Our view: U.S. goes the wrong way on greenhouse gases
For a pollutant that threatens the future of the planet, carbon dioxide does a Madison Avenue-worthy job of image management.
It’s colorless, odorless and tasteless. But it wraps around the globe like a heat-trapping blanket. Last year, more of it was dumped into the air by U.S. energy consumption than in any of the previous eight years, according to research estimates.
If CO2 smelled like rotten eggs and gave the atmosphere a sickening green hue, it’s a safe bet that this gas — which the Supreme Court ruled in 2007 can be regulated by the federal government — would get a lot more attention.
President Donald Trump might actually do something about it. “I’m an environmentalist. I want crystal-clean water. I want crystal-clean air,” he told a rally last September.
Well, the air is filthy with CO2. Levels of carbon dioxide — which occur naturally when people exhale but unnaturally when fossil fuels are burned — were 280 parts per million at the dawn of the industrial age in the late 1800s. Last year, CO2 measured 410 parts per million.
The result has been a warming planet with rising seas, more extreme weather and damaging wildfires. Heat generated by greenhouse gases in the atmosphere is warming the oceans at a much faster rate than previously thought, according to a new study published this week in the journal Science.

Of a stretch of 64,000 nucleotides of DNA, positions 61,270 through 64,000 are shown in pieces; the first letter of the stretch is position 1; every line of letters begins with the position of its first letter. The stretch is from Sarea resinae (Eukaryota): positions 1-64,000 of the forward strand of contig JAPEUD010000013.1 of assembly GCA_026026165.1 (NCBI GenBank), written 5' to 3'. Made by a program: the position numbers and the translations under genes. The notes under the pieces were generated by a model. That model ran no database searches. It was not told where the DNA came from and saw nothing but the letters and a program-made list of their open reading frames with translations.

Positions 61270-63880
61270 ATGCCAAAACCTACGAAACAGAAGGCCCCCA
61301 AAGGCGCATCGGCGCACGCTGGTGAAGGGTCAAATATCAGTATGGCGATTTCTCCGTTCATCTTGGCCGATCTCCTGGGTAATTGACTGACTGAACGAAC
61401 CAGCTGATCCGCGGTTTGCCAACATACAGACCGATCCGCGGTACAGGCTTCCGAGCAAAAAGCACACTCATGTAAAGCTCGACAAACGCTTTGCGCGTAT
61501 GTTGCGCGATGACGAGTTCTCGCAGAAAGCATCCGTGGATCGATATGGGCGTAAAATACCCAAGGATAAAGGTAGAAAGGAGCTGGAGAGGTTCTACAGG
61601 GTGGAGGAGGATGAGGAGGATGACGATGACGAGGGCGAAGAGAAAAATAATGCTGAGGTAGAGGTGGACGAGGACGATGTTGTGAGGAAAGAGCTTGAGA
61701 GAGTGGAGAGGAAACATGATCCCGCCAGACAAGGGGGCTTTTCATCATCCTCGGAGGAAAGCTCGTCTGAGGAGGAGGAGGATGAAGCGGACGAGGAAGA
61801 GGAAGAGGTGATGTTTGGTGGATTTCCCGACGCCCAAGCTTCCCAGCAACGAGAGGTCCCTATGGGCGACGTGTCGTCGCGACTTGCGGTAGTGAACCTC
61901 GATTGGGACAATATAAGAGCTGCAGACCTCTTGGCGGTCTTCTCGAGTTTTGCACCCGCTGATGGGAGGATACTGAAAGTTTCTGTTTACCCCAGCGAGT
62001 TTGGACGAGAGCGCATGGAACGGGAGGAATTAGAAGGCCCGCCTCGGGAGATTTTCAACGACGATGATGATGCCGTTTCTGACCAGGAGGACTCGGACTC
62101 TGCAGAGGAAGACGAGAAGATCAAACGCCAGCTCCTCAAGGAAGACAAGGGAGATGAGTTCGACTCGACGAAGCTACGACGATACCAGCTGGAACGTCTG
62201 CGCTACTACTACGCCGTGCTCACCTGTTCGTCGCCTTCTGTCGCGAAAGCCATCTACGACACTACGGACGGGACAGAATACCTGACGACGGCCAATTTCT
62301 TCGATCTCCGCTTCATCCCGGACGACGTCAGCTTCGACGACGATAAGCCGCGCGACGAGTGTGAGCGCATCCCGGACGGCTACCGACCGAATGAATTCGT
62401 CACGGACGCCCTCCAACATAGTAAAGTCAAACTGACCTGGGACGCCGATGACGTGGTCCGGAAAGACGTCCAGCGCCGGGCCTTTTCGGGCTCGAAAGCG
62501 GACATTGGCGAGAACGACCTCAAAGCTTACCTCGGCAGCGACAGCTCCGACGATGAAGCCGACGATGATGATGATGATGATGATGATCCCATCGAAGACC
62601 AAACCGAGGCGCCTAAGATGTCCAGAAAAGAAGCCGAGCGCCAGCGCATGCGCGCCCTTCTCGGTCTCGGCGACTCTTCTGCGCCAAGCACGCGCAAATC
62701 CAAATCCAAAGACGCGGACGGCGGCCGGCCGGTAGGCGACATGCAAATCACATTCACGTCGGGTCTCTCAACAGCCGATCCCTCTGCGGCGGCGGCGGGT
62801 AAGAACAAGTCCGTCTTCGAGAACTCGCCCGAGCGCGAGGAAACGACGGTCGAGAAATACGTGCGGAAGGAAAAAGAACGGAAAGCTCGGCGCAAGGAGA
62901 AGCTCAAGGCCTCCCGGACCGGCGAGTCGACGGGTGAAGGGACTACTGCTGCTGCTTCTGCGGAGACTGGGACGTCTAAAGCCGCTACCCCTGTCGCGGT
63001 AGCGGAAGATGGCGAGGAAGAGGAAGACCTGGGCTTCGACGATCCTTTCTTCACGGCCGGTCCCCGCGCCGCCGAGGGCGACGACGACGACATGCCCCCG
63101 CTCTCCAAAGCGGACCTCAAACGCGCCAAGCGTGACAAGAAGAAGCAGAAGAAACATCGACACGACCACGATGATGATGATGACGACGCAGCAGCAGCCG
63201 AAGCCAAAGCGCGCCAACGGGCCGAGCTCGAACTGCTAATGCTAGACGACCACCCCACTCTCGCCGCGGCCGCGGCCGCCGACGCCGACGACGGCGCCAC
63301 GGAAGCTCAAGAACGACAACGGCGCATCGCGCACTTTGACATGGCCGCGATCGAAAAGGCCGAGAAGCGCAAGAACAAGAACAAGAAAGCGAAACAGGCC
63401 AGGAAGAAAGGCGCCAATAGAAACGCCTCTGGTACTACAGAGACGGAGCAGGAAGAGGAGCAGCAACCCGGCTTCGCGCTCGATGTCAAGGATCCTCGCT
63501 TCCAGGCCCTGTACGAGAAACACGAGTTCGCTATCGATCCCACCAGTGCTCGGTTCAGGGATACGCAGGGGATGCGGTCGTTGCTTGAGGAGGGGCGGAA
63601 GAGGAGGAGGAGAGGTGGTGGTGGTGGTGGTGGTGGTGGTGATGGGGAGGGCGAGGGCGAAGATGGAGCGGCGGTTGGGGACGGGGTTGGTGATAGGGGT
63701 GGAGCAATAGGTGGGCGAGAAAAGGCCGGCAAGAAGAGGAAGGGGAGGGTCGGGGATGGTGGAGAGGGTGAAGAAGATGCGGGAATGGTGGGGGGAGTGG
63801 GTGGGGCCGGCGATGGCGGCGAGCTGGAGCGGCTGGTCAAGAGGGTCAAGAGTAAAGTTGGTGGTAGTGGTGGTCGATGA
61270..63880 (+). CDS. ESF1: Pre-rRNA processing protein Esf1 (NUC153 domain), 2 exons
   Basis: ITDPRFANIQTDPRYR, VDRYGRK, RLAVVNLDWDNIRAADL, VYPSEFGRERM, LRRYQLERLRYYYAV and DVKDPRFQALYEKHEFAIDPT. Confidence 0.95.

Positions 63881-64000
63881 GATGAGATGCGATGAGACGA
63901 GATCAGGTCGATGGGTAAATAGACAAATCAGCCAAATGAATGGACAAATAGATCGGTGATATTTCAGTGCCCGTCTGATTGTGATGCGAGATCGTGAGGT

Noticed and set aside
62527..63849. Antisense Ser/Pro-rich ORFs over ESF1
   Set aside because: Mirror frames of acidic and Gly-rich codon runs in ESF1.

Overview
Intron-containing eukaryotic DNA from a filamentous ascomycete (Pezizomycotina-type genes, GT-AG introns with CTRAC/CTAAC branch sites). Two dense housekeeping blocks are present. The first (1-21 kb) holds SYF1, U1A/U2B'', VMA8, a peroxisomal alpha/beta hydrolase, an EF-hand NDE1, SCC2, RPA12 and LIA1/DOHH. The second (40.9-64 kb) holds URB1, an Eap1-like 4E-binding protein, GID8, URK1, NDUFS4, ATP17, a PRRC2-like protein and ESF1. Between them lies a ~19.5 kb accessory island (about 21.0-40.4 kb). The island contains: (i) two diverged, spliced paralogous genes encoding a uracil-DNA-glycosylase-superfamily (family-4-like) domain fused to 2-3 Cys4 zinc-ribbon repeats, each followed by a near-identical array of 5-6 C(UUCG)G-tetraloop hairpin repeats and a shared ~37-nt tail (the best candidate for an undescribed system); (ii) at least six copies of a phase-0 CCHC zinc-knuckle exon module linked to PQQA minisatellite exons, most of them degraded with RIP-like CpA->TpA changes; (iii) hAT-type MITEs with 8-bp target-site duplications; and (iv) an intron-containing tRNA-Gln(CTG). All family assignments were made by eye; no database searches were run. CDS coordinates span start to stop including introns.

Until last year, America had three consecutive years of declining carbon emissions, thanks in large part to regulations on vehicle emissions (something Trump seeks to reverse) and power companies turning away from burning coal.
A record number of coal plants closed last year because of cheaper natural gas and the pending Obamaera Clean Power Plan (which Trump seeks to scrap). But a combination of other factors — including a surging economy, heating demands, more trucking and air travel, and unregulated hikes in industrial pollution — caused carbon emissions to rise an estimated 3.4 percent in 2018, according to a Rhodium Group analysis.
That makes it even tougher for the United States to meet its promises under the Paris climate agreement (from which Trump has chosen to withdraw).
Even the international goals under that accord will likely not be enough to avoid the worst of climate change, according to a U.N. study and a report by 13 federal agencies released last year.
Where to go from here? We’ve long endorsed putting a price on carbon dioxide by taxing fossil-fuel polluters who use the skies as a free waste dump, and refunding the proceeds to consumers. This market-based approach would make cleaner energy sources more competitive.
Energy taxes are unpopular, particularly if the benefits are hard to see. But the costs of inaction are incalculable.